6. Jim says:

    There is no autonomous self which functions in people as an independent causal agent. Polynucleotides are at the center of all biological phenomena. Human behavior is no exception.

  7. Kirk says:

    Genes don’t equate to predestination; no matter what, the final choice of whether or not to commit a crime is in the hands of the individual. Sure, there may be a good statistical correlation between certain gene complexes and criminal behavior, but the sad fact is that we just don’t know if that’s solely what’s responsible.

    In the end, the only thing you can do is go on actual behavior–The criminality of an individual should not be determined based on what things might be in his or her genes, but in their actual behavior. Anything else just substitutes science for the religious mumbo-jumbo of predestination and divine intent.

    One of the big issues I have with all this crap is the fact that while we’ve done a lot of studies on the insane and the criminal, a similar amount of work has not been done in the population of “normals”. It may be that these supposed “criminal indicators” in the genes are more commonly distributed than we think, and that the fact that there could be a bunch of people out there with them who haven’t committed any crimes at all sort of argues that we don’t even know what we don’t know.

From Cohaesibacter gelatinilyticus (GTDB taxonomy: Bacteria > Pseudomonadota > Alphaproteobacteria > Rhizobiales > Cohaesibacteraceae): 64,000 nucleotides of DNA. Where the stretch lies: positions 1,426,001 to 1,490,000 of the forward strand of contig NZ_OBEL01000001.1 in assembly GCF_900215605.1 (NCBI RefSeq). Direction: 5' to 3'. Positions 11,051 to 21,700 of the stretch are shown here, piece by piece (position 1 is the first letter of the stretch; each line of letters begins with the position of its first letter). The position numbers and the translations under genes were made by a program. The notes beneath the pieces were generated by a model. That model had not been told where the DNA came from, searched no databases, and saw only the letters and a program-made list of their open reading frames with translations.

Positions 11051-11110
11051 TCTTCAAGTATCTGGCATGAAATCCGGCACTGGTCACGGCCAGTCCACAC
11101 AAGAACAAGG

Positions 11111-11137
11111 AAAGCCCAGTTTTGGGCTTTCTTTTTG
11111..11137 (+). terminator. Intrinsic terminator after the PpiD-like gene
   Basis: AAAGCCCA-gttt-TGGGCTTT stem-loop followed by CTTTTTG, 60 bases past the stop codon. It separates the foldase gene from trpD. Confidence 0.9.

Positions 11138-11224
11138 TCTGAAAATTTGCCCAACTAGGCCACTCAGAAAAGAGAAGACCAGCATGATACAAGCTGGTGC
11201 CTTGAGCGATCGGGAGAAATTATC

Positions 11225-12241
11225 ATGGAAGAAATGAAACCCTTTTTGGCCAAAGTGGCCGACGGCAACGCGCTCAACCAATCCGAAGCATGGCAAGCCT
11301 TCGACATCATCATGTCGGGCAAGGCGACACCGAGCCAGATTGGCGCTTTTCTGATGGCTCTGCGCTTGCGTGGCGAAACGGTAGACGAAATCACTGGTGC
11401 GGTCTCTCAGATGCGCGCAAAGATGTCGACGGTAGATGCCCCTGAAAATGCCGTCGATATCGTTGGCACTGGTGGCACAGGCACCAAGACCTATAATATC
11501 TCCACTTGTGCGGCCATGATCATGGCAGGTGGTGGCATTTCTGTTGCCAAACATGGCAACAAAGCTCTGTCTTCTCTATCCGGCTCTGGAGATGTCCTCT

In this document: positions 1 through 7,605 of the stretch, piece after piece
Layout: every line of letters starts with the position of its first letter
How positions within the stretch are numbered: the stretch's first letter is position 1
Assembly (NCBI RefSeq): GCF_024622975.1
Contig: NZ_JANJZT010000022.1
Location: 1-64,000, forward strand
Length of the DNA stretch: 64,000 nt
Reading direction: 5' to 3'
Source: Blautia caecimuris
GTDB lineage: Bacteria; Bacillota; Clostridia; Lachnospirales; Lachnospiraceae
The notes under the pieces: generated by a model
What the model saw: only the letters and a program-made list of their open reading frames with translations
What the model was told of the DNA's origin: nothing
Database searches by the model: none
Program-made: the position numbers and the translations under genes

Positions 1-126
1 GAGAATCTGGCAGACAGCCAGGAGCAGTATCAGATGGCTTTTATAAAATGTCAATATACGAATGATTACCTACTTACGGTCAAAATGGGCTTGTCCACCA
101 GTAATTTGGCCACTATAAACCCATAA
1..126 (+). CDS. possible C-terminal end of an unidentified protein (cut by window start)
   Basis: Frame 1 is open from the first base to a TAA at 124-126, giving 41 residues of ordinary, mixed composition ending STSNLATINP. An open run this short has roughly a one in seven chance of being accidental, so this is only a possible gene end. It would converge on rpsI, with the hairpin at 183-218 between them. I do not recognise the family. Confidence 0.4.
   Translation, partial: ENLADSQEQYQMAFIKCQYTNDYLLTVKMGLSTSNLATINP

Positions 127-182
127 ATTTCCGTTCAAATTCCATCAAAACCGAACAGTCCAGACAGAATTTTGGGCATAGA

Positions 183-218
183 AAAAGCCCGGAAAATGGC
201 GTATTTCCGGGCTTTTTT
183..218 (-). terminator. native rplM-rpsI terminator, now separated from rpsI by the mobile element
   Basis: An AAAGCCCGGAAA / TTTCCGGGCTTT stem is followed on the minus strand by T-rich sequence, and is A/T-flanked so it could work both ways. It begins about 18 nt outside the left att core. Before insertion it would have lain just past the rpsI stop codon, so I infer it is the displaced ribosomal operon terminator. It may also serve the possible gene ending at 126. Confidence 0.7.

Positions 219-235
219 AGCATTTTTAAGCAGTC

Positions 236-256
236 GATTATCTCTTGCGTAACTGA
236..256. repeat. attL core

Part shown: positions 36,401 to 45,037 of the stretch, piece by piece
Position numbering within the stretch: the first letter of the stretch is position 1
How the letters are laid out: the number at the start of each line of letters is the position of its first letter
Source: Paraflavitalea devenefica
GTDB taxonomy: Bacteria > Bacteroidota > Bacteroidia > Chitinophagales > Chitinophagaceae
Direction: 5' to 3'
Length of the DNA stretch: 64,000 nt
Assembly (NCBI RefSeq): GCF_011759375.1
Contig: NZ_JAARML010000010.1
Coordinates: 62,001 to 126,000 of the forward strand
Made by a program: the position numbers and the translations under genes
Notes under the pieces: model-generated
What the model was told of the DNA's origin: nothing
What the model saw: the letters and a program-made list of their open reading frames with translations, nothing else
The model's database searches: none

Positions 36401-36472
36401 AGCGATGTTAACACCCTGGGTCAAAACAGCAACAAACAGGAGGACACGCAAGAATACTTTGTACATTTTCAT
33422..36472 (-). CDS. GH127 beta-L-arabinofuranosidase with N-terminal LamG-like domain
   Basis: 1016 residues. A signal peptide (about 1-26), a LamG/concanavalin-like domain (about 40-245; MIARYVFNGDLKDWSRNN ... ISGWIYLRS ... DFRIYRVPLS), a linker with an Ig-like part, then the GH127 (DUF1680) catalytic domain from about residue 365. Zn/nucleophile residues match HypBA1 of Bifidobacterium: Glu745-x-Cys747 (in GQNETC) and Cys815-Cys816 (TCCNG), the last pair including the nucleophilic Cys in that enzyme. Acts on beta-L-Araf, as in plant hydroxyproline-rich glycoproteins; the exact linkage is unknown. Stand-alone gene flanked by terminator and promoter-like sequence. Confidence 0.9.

Just like the friggin’ idiots back in the days when eugenics was a popular thing, we truly don’t know what the hell goes into this stuff like intelligence and criminality. Sure, we’re scraping at the doorstep of it all, but the state of the art, today? Nowhere near enough is known to say anything at all beyond “Yeah, there’s some statistical correlation here, but that’s about all I’m willing to say…”.

    It’s just like sanity and creativity–The insane are sometimes incredibly creative and artistic. Is that because they’re operating on the ragged edge of human intellectual potential, and are incredibly fragile because of it, or is the creativity a function of a lessened grip on reality? Is madness a necessary component of high art?

    I’ll happily pull the trigger on a murderer; someone who merely has “murderer’s genes”, and who hasn’t committed any crime…? Oh, hell no…

  8. Jim says:

    Kirk – We all have a strong intuitive sense of an autonomous self which operates as a true causal agent. But such an entity is totally incongruous with all of modern science particularly molecular biology.

    As science advances it often shows that basic human intuitions are incorrect. The ancient Greeks discovered that the Earth is a ball not a flat surface. Modern physics has shown that our basic intuitions about space and time are profoundly mistaken. Our intuitions about the basic nature of human behavior will eventually meet a similar end.

  9. Kirk says:

    Regardless of one’s take on the nature of reality and our place in it, the fact remains that the purely mechanistic idea that possession of a particular allele in one’s genetic coding does not equate to predestination.